MULVERHILLE: Well when Sweat and Matt escaped from Clinton they were the first to ever escape from that state facility. You know, as a Clinton County sheriff, I ran the Clinton County Jail, you know, you do talk about inspections and you always you know try to plan for any given scenario. But you're competing against people -- who have nothing else to do, 24-7 but to plan their escape, plan around playing what they want to do

PHILLIP: This search now has been going on for a week. There have been multiple sightings. Investigators have even spied footprints today. When you led the search for these two murderers who escaped from a maximum security prison, that took three weeks. Do you think that in this case, the manhunt could take that long?

MULVERHILLE: I think they're dealing with a lot smaller area than we had. I'm sure they're using as many or you may be even more resources, and resources are going to be the key and act. The other key to this is the public. If you say some -- if you to see some if you see something say something it's important to get that communication to the -- to the right people in the right hands.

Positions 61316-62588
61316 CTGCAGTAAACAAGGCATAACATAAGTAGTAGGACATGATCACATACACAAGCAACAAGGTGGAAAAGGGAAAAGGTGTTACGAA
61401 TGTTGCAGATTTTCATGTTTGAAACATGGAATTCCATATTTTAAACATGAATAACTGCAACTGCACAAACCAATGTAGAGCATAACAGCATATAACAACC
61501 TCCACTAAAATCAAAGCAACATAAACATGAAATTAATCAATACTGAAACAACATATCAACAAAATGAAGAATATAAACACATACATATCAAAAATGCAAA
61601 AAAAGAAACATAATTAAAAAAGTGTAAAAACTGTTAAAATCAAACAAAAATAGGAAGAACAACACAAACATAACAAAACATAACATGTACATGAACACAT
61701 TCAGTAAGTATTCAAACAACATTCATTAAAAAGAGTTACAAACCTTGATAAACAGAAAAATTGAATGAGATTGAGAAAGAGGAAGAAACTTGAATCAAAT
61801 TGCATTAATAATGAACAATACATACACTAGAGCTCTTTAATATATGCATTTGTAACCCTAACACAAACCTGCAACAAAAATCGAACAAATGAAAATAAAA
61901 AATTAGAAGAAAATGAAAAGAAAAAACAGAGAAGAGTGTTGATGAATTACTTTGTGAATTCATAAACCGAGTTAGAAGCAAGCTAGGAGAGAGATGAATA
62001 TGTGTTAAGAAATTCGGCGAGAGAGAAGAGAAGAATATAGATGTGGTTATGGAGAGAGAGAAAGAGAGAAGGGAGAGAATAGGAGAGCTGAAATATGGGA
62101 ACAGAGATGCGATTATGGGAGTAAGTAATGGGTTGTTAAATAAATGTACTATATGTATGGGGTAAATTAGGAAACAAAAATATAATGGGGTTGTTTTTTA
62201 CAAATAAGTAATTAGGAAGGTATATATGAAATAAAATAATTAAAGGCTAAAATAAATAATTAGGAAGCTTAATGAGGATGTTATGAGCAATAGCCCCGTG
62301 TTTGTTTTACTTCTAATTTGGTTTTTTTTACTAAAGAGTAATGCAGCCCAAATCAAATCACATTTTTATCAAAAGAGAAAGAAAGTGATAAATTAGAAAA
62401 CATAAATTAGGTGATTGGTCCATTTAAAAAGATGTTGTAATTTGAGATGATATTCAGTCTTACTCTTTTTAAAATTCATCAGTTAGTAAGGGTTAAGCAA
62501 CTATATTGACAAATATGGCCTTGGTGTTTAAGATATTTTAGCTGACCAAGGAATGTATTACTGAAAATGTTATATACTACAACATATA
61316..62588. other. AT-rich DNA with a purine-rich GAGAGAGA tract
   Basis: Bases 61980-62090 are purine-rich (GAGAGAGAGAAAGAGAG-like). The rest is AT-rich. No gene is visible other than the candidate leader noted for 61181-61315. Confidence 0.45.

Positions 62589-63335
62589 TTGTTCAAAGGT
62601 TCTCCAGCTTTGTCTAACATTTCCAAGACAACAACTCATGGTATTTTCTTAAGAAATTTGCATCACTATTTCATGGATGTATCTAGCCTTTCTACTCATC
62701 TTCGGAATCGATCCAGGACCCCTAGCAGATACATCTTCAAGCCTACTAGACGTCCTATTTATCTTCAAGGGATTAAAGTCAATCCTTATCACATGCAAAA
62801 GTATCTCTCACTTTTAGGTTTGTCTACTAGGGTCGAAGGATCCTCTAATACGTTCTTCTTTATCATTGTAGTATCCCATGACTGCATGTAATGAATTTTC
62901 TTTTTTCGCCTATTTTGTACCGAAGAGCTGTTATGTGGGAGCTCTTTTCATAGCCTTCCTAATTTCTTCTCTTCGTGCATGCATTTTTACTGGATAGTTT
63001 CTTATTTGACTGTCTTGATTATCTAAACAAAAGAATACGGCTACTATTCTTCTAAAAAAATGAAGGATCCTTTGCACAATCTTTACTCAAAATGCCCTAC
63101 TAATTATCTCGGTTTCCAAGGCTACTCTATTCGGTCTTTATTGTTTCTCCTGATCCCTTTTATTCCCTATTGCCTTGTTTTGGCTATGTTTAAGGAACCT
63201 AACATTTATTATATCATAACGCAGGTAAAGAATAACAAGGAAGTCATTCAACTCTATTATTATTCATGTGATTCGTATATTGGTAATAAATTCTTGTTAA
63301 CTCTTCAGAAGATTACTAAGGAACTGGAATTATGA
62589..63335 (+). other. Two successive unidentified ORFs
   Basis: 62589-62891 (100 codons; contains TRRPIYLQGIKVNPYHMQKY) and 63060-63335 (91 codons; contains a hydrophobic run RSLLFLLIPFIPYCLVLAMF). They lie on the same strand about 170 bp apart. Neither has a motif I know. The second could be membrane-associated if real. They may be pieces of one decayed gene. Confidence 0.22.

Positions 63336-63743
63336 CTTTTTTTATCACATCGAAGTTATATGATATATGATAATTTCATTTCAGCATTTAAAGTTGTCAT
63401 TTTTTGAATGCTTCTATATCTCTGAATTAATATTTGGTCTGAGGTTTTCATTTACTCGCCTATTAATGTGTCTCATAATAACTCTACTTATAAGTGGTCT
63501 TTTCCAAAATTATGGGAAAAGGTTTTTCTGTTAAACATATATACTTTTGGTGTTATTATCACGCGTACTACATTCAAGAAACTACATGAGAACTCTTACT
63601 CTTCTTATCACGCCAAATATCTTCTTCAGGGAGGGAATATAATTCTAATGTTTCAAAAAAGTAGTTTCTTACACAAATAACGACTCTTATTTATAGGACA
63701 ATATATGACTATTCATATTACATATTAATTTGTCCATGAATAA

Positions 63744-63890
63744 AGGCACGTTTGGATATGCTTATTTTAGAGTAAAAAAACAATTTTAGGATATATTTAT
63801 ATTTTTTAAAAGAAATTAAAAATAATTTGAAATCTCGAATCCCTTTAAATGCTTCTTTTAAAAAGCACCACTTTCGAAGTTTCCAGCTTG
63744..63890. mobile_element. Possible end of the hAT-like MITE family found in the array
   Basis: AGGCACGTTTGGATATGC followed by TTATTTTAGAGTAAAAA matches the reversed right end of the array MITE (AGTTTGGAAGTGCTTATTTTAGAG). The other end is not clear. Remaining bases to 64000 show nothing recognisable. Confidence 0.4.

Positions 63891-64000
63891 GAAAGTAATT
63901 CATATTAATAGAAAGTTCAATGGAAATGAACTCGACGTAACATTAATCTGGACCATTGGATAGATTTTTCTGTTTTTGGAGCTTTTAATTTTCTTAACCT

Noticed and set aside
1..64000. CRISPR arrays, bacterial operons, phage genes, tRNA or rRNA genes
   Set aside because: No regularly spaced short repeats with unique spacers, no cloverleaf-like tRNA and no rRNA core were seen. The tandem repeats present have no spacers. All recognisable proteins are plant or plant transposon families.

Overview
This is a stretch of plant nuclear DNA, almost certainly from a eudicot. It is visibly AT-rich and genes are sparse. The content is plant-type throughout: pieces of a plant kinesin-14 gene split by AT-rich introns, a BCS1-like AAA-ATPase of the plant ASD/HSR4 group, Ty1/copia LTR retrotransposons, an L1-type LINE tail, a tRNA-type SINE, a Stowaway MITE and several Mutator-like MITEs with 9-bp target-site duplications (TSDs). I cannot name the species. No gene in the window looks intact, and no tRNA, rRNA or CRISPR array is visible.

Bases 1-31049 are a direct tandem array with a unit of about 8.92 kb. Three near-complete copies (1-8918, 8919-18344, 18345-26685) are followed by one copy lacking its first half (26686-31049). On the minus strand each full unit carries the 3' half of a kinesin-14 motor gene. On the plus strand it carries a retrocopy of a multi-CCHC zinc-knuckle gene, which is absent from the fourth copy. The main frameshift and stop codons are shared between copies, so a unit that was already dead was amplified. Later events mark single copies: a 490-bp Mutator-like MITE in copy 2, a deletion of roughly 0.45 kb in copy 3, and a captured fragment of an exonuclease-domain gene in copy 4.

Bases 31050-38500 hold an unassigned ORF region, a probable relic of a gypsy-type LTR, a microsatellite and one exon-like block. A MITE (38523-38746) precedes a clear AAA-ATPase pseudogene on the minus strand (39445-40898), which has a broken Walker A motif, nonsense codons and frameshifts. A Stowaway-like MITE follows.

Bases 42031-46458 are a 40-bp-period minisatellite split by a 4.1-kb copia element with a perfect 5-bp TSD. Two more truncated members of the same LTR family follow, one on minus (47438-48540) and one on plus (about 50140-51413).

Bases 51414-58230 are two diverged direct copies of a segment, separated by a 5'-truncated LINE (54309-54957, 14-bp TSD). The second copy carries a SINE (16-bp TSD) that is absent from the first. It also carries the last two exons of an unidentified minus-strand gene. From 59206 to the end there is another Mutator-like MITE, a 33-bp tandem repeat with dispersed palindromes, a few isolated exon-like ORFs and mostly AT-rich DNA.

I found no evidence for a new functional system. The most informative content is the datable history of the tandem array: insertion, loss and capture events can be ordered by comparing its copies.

So, I know they had sightings and it just indicates to me that they're getting closer and the thing they have to do now is just keep pushing him, don't give him a chance to rest keep pushing him, you know, keep bringing in fresh horses, you know new dogs, new officers. Just keep on the chase, you know. It's important. We got ta catch this guy before he hurts somebody.


MULVERHILLE: He's a bad man.

PHILLIP: Yeah, a convicted murderer here. Kevin Mulverhill, the sheriff. Thank you very much.

MULVERHILLE: Thanks for having me.

PHILLIP: And there's a new twist to the Murdoch family murders case. The court clerk is being accused of tampering with the jury. The co- author of that clerk's tell-all book about the trial is here to respond next.